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Article: Distinguishing norm-based from exemplar-based coding of identity in children: evidence from face identity aftereffects

TitleDistinguishing norm-based from exemplar-based coding of identity in children: evidence from face identity aftereffects
Authors
Issue Date2011
PublisherAmerican Psychological Association. The Journal's web site is located at http://www.apa.org/journals/xhp.html
Citation
Journal of Experimental Psychology: Human Perception and Performance, 2011, v. 37 n. 6, p. 1824-1840 How to Cite?
AbstractChildren's performance on face identification tests improves dramatically between age 4 and adolescence, yet the source of this improvement is controversial. We used face identity aftereffects to examine whether changes in the organization of face-space during childhood could be a source of this improvement. Specifically we tested whether 7- to 9-year-old children, like adults, show patterns of aftereffects predicted by coding facial identity relative to a norm or the patterns predicted by exemplar-based coding. Consistent with use of norm-based coding children's aftereffects were larger (a) for opposite than non-opposite adapt-test pairs equated for perceptual similarity, and (b) for adaptors far from the average than for adaptors closer to the average. In addition, face identity aftereffects were present by age 5, suggesting adult-like face-space properties by 5, though we did not conduct specific tests to distinguish norm-based from exemplar-based coding in this age group. We conclude that children's poor face identification skills cannot be attributed to a failure to use norm-based coding.
Persistent Identifierhttp://hdl.handle.net/10722/160683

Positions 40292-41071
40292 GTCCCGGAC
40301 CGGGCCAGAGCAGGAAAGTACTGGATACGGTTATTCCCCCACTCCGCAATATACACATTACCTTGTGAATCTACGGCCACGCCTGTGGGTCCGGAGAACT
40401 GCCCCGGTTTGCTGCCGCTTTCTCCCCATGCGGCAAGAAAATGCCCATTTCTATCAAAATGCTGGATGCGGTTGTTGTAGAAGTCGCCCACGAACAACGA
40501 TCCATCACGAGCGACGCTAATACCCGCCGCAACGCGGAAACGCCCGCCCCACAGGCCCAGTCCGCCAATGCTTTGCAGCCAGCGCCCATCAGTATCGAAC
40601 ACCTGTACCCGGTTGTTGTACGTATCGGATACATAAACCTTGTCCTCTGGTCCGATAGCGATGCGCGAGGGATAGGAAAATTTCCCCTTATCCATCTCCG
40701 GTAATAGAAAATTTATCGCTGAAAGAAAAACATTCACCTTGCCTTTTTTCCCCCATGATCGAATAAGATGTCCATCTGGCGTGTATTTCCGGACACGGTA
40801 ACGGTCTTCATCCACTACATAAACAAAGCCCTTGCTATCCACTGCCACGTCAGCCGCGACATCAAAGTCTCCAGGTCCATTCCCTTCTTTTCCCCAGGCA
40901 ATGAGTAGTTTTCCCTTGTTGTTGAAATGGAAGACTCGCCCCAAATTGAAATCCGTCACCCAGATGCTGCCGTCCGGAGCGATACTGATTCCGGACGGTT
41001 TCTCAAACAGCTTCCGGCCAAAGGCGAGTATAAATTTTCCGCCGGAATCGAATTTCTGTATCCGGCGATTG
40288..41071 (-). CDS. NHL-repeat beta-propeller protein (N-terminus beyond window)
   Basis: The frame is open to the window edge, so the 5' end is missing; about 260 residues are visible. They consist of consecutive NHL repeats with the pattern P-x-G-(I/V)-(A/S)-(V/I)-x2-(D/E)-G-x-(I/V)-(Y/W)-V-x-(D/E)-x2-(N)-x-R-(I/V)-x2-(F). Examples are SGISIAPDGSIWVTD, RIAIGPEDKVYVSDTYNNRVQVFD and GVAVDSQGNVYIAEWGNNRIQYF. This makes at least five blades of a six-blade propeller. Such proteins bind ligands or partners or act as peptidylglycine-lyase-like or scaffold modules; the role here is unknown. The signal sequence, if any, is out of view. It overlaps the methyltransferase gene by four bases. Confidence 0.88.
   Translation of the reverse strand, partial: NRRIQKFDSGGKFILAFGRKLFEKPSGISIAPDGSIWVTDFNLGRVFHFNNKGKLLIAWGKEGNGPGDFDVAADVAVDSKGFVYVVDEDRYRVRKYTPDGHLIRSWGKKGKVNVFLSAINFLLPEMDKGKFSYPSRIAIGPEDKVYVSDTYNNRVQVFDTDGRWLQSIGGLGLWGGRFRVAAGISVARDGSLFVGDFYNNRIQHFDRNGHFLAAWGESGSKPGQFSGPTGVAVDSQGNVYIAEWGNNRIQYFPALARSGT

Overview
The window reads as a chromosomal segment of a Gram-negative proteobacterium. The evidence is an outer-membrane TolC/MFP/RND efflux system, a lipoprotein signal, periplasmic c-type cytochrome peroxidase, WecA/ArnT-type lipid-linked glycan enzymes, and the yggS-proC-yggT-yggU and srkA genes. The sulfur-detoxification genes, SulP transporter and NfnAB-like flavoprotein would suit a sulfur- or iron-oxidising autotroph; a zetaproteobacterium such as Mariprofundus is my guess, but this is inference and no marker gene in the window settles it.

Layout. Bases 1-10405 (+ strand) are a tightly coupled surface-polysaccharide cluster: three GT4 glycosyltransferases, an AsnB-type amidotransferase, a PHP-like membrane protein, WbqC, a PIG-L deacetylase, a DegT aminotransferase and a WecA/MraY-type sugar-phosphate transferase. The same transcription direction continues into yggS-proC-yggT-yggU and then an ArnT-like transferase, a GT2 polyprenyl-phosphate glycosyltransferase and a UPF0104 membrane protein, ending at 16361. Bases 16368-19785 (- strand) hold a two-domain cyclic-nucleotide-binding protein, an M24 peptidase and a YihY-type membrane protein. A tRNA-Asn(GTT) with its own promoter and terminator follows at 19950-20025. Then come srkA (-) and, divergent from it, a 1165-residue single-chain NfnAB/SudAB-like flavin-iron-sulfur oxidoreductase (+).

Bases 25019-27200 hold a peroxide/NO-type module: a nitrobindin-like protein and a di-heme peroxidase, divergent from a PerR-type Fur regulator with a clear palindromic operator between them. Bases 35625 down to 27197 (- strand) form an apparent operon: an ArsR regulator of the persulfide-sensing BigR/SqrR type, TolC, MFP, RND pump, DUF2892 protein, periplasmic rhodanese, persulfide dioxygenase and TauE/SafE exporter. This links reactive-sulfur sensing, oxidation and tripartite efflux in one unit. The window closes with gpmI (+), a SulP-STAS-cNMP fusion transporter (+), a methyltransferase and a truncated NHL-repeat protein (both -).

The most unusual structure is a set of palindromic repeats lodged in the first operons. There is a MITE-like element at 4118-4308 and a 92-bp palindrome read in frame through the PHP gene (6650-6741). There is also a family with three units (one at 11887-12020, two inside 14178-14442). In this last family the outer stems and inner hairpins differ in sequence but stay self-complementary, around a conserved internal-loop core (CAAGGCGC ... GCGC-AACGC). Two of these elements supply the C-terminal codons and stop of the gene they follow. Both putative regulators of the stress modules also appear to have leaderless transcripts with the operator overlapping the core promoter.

ISSN
2015 Impact Factor: 2.425
2015 SCImago Journal Rankings: 1.893
ISI Accession Number ID

 

DC FieldValueLanguage
dc.contributor.authorJeffery, Len_US
dc.contributor.authorRhodes, Gen_US
dc.contributor.authorMcKone, Een_US
dc.contributor.authorPellicano, Een_US
dc.contributor.authorCrookes, Ken_US
dc.contributor.authorTaylor, Een_US
dc.date.accessioned2012-08-16T06:16:22Z-
dc.date.available2012-08-16T06:16:22Z-
dc.date.issued2011en_US
dc.identifier.citationJournal of Experimental Psychology: Human Perception and Performance, 2011, v. 37 n. 6, p. 1824-1840en_US
dc.identifier.issn0096-1523-
dc.identifier.urihttp://hdl.handle.net/10722/160683-
dc.description.abstractChildren's performance on face identification tests improves dramatically between age 4 and adolescence, yet the source of this improvement is controversial. We used face identity aftereffects to examine whether changes in the organization of face-space during childhood could be a source of this improvement. Specifically we tested whether 7- to 9-year-old children, like adults, show patterns of aftereffects predicted by coding facial identity relative to a norm or the patterns predicted by exemplar-based coding. Consistent with use of norm-based coding children's aftereffects were larger (a) for opposite than non-opposite adapt-test pairs equated for perceptual similarity, and (b) for adaptors far from the average than for adaptors closer to the average. In addition, face identity aftereffects were present by age 5, suggesting adult-like face-space properties by 5, though we did not conduct specific tests to distinguish norm-based from exemplar-based coding in this age group. We conclude that children's poor face identification skills cannot be attributed to a failure to use norm-based coding.-
dc.languageengen_US
dc.publisherAmerican Psychological Association. The Journal's web site is located at http://www.apa.org/journals/xhp.html-
dc.relation.ispartofJournal of Experimental Psychology: Human Perception and Performanceen_US
dc.rightsJournal of Experimental Psychology: Human Perception and Performance. Copyright © American Psychological Association.-
dc.subject.meshAge Factors-
dc.subject.meshChild Psychology-
dc.subject.meshFigural Aftereffect-
dc.subject.meshPattern Recognition, Visual-
dc.subject.meshRecognition (Psychology)-
dc.titleDistinguishing norm-based from exemplar-based coding of identity in children: evidence from face identity aftereffectsen_US
dc.typeArticleen_US
dc.identifier.emailJeffery, L: linda.jeffery@uwa.edu.auen_US
dc.identifier.emailCrookes, K: kcrookes@hku.hk-
dc.description.naturelink_to_subscribed_fulltext-
dc.identifier.doi10.1037/a0025643-
dc.identifier.pmid21967275-
dc.identifier.scopuseid_2-s2.0-83055188667-
dc.identifier.hkuros205567en_US
dc.identifier.volume37en_US
dc.identifier.issue6-
dc.identifier.spage1824en_US
dc.identifier.epage1840en_US
dc.identifier.isiWOS:000299553200014-
dc.publisher.placeUnited States-

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